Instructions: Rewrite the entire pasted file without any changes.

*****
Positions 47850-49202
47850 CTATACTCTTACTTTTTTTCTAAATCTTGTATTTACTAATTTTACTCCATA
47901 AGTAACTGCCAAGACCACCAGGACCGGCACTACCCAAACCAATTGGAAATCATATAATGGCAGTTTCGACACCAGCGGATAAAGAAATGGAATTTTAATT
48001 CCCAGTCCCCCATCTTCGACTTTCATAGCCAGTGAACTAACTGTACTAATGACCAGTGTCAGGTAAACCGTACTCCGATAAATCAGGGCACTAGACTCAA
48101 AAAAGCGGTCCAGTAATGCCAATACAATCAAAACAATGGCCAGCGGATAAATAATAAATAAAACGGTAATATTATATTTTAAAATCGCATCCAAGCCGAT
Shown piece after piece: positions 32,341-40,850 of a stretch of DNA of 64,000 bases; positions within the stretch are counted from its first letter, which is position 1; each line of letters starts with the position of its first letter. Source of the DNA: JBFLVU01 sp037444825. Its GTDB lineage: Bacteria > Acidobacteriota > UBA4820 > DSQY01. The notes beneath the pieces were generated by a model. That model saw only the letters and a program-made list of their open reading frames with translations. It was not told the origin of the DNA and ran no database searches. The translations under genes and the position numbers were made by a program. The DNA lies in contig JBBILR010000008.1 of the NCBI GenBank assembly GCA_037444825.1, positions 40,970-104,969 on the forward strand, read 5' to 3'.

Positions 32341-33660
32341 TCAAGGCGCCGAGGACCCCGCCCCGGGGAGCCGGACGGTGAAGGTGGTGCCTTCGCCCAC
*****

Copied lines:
Positions 47850-49202
47850 CTATACTCTTACTTTTTTTCTAAATCTTGTATTTACTAATTTTACTCCATA
47901 AGTAACTGCCAAGACCACCAGGACCGGCACTACCCAAACCAATTGGAAATCATATAATGGCAGTTTCGACACCAGCGGATAAAGAAATGGAATTTTAATT
48001 CCCAGTCCCCCATCTTCGACTTTCATAGCCAGTGAACTAACTGTACTAATGACCAGTGTCAGGTAAACCGTACTCCGATAAATCAGGGCACTAGACTCAA
48101 AAAAGCGGTCCAGTAATGCCAATACAATCAAAACAATGGCCAGCGGATAAATAATAAATAAAACGGTAATATTATATTTTAAAATCGCATCCAAGCCGAT
Shown piece after piece: positions 32,341-40,850 of a stretch of DNA of 64,000 bases; positions within the stretch are counted from its first letter, which is position 1; each line of letters starts with the position of its first letter. Source of the DNA: JBFLVU01 sp037444825. Its GTDB lineage: Bacteria > Acidobacteriota > UBA4820 > DSQY01. The notes beneath the pieces were generated by a model. That model saw only the letters and a program-made list of their open reading frames with translations. It was not told the origin of the DNA and ran no database searches. The translations under genes and the position numbers were made by a program. The DNA lies in contig JBBILR010000008.1 of the NCBI GenBank assembly GCA_037444825.1, positions 40,970-104,969 on the forward strand, read 5' to 3'.

Positions 32341-33660
32341 TCAAGGCGCCGAGGACCCCGCCCCGGGGAGCCGGACGGTGAAGGTGGTGCCTTCGCCCAC